I had this problem last month – my home Windows XP went “dead” and I had no choice but to reformat the entire hard-disc. Sounds easy except for one tiny problem.
This meant I need to redo my Windows Update as well and with a dial-up connection at home, updating Service Pack 2 means I have to wait for ages.
The solution was to slipstream the Windows XP with SP2. The concept of slipstreaming is explained as follows:-
Back when Microsoft was developing Windows 2000, the company decided to create up a more elegant way of integrating service packs and other fixes back into the core OS, so that enterprise customers could always maintain an install set of the latest version of Windows, ready to be installed at any time on new machines.
And slipstreaming isn’t limited to service packs, either: You can also slipstream in various product updates, including hot-fixes
The details how to do slipstreaming can be found here and summarised as follows:-
Step 1: Copy your XP CD-ROM contents to the hard drive
First, you need to find your Windows XP CD-ROM (any bootable and/or retail version; including Full and Upgrade versions; XP Home or Pro “gold” release) and copy the contents of the CD to your hard drive.
Create a folder in the root of your C: drive called xp (C:\xp) and use My Computer to simply drag and drop the files between the two locations.
Step 2: Get XP SP2 and extract it
While this is copying, obtain the Full Network Install version of Windows XP Service Pack 2 (272 MB), which you can download from the Microsoft Web site or copy from the Windows XP SP2 CD-ROM.
The download version of this file is named WindowsXP-KB835935-SP2-ENU.exe, while the CD version is called xpsp2.exe. However, both are identical, save for the name. Now, create a new folder called sp2 on the C drive (C:\sp2) and then copy this file to that location.
Now, you need to extract the SP2 files. To do so, open up a command line window by navigating to Start, and then Run, and typing “cmd” (no quotes); then hit ENTER.
Then, using the following commands, navigate to that folder and extract the files (Note that the text [ENTER] means hit the ENTER key):
xpsp2.exe -x:c:\sp2 [ENTER]
Your computer will seem to pause for a bit, and then an Extracting Files dialog will come up and display the progress.
When the extraction is done, the following dialog will appear. Press OK to continue.
If you navigate to C:\sp2 with Windows Explorer, you’ll see a new folder called i386 that contains the extracted files.
Step 3: Combine XP with SP2
Now, type the following in the command line window (where [ENTER] means hit the ENTER key):
cd i386 [ENTER]
cd update [ENTER]
update -s:c:\xp [ENTER]
After a short pause, XP SP2 Setup will combine, or slipstream, the SP2 files into the XP install, as shown in this figure:
When it’s completed, you’ll see this dialog box. Click OK, and then close the command line window. If you don’t see this dialog, you’ve done something wrong. Ensure that the command line entries you’ve used are correct.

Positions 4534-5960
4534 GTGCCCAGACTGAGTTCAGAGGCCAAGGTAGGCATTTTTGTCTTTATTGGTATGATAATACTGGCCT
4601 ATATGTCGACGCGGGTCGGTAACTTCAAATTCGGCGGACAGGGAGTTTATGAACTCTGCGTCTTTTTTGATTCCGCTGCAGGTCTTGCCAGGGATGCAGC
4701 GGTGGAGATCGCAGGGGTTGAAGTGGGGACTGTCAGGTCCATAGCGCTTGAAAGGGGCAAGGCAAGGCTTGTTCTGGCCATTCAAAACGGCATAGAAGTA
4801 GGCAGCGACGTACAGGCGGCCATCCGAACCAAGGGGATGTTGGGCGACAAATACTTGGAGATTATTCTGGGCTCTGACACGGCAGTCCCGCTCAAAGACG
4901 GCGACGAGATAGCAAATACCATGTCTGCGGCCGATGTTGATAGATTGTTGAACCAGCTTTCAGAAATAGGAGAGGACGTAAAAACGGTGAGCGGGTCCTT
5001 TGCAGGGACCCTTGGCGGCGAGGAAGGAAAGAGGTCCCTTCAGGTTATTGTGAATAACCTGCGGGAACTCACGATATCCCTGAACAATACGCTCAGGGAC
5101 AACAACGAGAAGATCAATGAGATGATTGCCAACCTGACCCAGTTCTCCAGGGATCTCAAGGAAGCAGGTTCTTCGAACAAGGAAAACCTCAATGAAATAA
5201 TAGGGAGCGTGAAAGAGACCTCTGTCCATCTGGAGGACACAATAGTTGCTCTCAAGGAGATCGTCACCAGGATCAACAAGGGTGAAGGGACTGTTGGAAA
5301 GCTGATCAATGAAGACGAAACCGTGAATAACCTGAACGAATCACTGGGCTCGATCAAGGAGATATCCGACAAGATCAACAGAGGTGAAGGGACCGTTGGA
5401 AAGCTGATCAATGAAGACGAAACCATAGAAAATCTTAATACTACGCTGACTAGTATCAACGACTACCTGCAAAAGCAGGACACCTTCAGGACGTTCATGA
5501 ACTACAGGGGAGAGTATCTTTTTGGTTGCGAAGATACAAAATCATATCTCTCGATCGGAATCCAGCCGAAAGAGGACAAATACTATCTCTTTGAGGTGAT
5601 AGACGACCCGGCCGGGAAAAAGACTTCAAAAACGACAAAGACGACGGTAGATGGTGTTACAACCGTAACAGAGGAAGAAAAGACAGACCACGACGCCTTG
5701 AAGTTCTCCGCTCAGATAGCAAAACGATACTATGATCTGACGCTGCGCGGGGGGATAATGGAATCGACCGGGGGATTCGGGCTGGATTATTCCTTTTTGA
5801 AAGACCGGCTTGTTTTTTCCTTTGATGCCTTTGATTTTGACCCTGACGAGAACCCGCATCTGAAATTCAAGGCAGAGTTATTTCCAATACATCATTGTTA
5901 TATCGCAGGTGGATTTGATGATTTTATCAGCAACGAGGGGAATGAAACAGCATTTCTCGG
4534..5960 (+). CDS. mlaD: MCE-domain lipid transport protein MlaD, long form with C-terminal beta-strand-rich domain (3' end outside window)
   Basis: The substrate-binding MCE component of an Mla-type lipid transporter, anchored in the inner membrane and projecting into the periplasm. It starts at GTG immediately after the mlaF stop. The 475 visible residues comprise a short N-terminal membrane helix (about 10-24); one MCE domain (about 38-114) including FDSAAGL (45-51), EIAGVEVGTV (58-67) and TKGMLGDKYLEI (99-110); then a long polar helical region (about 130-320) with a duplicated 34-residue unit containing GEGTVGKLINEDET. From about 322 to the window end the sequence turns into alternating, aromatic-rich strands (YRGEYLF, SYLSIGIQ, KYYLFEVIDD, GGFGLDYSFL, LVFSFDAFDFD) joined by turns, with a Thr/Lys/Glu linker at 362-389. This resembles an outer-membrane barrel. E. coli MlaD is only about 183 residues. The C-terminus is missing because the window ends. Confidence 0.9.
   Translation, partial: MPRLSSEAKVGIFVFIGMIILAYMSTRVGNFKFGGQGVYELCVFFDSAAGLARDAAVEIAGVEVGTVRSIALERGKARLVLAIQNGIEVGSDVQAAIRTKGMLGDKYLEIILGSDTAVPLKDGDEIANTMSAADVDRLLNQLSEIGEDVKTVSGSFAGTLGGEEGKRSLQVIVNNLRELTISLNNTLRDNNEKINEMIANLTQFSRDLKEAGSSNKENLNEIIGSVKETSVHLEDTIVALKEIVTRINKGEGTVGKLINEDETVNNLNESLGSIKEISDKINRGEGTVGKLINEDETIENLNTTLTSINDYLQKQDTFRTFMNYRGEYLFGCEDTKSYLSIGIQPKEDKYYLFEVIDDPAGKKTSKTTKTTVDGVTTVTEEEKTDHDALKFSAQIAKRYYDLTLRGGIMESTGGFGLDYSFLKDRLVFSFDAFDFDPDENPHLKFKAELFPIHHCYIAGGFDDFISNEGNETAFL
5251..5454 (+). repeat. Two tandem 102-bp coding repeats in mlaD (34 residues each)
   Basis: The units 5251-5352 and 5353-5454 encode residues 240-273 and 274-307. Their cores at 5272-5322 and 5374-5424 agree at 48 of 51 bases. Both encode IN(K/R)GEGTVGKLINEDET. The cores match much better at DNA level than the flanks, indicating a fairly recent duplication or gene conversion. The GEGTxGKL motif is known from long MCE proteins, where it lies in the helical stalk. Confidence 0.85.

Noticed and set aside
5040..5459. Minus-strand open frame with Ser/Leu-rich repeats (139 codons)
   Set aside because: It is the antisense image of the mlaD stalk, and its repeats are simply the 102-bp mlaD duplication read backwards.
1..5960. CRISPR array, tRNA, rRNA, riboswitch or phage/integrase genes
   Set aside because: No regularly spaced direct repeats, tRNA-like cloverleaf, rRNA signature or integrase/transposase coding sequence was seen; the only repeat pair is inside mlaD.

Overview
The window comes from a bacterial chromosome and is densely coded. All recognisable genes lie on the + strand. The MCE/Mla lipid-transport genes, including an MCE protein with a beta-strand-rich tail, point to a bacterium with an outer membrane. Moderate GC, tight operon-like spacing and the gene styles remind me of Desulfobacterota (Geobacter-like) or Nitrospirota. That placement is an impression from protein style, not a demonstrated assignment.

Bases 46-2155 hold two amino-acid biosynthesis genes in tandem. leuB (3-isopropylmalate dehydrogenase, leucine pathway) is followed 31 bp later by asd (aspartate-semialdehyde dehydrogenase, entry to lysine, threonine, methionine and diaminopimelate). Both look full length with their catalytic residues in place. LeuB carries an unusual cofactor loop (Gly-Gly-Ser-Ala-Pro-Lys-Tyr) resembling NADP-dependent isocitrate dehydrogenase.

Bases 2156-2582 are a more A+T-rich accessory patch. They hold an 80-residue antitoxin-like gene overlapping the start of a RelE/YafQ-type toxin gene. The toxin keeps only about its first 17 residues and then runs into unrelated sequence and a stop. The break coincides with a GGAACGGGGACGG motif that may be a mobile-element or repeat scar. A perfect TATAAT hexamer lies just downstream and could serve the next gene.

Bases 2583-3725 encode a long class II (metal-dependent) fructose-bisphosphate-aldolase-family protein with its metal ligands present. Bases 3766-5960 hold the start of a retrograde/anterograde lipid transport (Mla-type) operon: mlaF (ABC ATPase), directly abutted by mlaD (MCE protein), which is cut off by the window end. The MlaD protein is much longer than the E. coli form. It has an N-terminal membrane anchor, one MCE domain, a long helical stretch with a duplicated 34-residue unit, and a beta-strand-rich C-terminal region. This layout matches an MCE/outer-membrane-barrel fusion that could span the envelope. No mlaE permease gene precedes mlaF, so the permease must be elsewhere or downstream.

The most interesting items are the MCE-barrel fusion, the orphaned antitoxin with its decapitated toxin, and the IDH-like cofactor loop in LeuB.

Step 4: Extract a file needed to make your new CD bootable
Before we simply burn the resulting file set to a CD, we need to make sure we have a hidden file found on your XP CD-ROM that will make your new CD bootable.
We can’t grab this file with My Computer, but will instead use a shareware tool called ISOBuster, which you can find on the Smart Projects Web site. The latest version at the time of this writing is 1.6.
After you download and install ISOBuster, choose to use only the product’s free functionality, unless you decide to purchase it, which wouldn’t be a bad idea. The ISOBuster UI will resemble the following (assuming you’ve left your XP CD in the CD-ROM drive):
On the left-side tree view, make sure you have selected the node named Bootable CD. You should see a file called Microsoft Corporation.img (or similar; it will be named something.img) in the right side of ISOBuster.
This is the file you need to extract. To do so, right-click and choose Extract Microsoft Corporation.img. When ISOBuster prompts you, choose to download it to the root of your C: drive. Now you can close ISOBuster.
Step 5: Make a bootable XP SP2 CD
Start My Computer and make a note of the name of your Windows XP CD (my CD happens to be named WXPVOL_EN because it’s a volume licensed version of XP Pro, but yours will likely be different).
Then, eject the XP CD and place a burnable CD (CD-R or CD-RW) in your CD burner, and dismiss any autorun dialog boxes XP might display.
Now, you’re ready to burn your new, bootable Windows XP SP2 CD. How you do this will depend on the CD writing software you use.
Step 6: Test it
Once the CD is created, you should test it on a non-critical system or in a virtual machine such as those used by Microsoft Virtual PC and VMWare Workstation. Depending on the environment you choose, the CD should either boot automatically, or you will see a note asking you to press any key to install.
Use the CD to install Windows XP with SP2 to make sure it’s working correctly. Most important, perhaps, ensure that the version of XP you’ve installed is SP2. To do so, go to Start, then Run, and type “winver” (no quotes) and hit ENTER.
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